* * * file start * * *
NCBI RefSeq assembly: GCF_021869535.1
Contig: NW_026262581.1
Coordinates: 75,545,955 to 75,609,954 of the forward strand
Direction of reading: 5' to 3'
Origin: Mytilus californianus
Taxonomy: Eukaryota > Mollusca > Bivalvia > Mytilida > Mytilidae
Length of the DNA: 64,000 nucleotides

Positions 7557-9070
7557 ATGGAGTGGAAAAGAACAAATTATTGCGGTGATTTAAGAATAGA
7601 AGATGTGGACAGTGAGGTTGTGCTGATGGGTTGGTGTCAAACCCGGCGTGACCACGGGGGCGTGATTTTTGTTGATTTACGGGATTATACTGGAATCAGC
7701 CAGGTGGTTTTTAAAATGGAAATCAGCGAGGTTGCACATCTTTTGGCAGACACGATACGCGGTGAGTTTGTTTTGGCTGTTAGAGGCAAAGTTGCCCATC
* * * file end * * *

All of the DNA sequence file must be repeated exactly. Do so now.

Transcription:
NCBI RefSeq assembly: GCF_021869535.1
Contig: NW_026262581.1
Coordinates: 75,545,955 to 75,609,954 of the forward strand
Direction of reading: 5' to 3'
Origin: Mytilus californianus
Taxonomy: Eukaryota > Mollusca > Bivalvia > Mytilida > Mytilidae
Length of the DNA: 64,000 nucleotides

Positions 7557-9070
7557 ATGGAGTGGAAAAGAACAAATTATTGCGGTGATTTAAGAATAGA
7601 AGATGTGGACAGTGAGGTTGTGCTGATGGGTTGGTGTCAAACCCGGCGTGACCACGGGGGCGTGATTTTTGTTGATTTACGGGATTATACTGGAATCAGC
7701 CAGGTGGTTTTTAAAATGGAAATCAGCGAGGTTGCACATCTTTTGGCAGACACGATACGCGGTGAGTTTGTTTTGGCTGTTAGAGGCAAAGTTGCCCATC